One of the more basic truths about human nature is that we do not like unsolicited advice, no matter how beneficial, nor do we appreciate forceful attempts to change our behavior, irrespective of good intentions. Any true change in an individual needs to come from inside. Same holds true for a society. The spark and desire for democracy must start with-in for it to be sustainable. If a country is not ready for democracy no amount of external intervention will help. No wonder we had to stay in Iraq for so long and even after all the effort I am not sure what we have achieved. Imposing our way of life on people who are not receptive to our ideas is never going to work. All we can do is make sure that people everywhere get to see our way of life (in this hyper-connected information age it is going to happen anyway); we have to let them decide on their own that only true democratic ideals form the basis of a thriving society. As a parting gift, I recommend this movie, Manderlay, which highlights the pitfalls in assuming that everyone wants our way of life.


4 comments on “War in Iraq: Folly of Nation Building

  1. Hey Kaps – funny thing – Ashish and I were talking about this topic just a few days ago. We were trying to define what ticked me off about the Iraq war more – Bush’s WMD claim or that he put US forces in harms way for something he had no issue meddling with or the fact that we stayed too long and created a mess that we still havent cleaned up.

    See Ashish was countering with the theory that maybe at the end of the day it was probably a ‘nobler’ thing to stay back and clean up, help re-build and deal with the consequences of taking out a dictator instead of fighting the drone war like in Obama is doing in Pakistan or lending air power to Libya and walking away – how are we solving the problems that we have created in Libya. I am not sure I have clear answer for him. Maybe that is the next discussion?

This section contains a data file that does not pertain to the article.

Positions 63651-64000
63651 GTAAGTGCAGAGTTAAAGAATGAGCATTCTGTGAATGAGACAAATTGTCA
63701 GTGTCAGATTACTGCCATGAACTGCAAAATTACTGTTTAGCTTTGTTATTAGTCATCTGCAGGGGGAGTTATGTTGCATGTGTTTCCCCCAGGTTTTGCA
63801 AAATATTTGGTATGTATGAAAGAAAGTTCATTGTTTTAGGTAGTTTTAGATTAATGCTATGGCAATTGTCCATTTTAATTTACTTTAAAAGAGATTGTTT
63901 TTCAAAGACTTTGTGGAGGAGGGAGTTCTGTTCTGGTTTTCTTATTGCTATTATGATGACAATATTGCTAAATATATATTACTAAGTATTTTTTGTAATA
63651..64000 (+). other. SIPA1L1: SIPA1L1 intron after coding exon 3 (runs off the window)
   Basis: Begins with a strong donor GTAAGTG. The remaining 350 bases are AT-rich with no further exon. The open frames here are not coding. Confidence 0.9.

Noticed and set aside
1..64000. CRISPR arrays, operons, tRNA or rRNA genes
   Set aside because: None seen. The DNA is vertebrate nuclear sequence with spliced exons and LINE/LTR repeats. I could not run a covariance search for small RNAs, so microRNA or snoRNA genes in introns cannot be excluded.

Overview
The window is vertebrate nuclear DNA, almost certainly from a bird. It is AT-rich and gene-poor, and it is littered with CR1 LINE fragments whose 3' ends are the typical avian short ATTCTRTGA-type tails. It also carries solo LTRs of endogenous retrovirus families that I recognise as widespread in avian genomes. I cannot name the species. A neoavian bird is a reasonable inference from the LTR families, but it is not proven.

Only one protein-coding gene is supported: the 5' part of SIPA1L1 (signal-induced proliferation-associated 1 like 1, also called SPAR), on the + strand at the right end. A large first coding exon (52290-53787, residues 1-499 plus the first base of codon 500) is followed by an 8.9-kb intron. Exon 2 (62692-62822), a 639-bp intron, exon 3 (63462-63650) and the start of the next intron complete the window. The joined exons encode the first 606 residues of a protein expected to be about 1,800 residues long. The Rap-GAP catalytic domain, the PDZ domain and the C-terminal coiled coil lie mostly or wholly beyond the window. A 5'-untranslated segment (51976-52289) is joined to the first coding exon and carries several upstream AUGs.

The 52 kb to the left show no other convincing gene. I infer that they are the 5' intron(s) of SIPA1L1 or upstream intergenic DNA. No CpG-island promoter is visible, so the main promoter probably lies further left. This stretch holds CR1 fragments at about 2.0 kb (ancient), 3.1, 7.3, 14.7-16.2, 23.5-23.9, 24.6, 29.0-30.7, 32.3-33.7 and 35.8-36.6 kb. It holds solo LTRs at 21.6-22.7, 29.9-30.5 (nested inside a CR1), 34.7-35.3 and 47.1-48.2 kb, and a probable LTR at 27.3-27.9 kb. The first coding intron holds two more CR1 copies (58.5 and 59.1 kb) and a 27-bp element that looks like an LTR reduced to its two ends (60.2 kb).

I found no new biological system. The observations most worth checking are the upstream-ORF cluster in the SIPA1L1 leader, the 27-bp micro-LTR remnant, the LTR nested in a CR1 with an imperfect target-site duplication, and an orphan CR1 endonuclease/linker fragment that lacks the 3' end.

Ofcourse, I share your beliefs. I think you articulate very well my point of view. (in a non-fuzzy way!)

    Happy New Year to you and Carmen and keep writing!

    • It’s a tough one. I don’t entirely disagree with Ashish. We had to stay back in Iraq since we created the mess in the first place. My main issue with nation building is that it is entirely hypocritical. We have always followed a policy of appeasement of dictatorial regimes in countries of strategic importance to ensure “stability” in the name of national interests. Fast forward decades later and we pretend to “liberate” the people in these countries from the same dictators that we helped prop up in the first place. I like the role we played in Libya. We provided assistance where it was asked for. I am not sure who should help clean up Libya, one would think this is the ideal situation for UN to step up to the plate.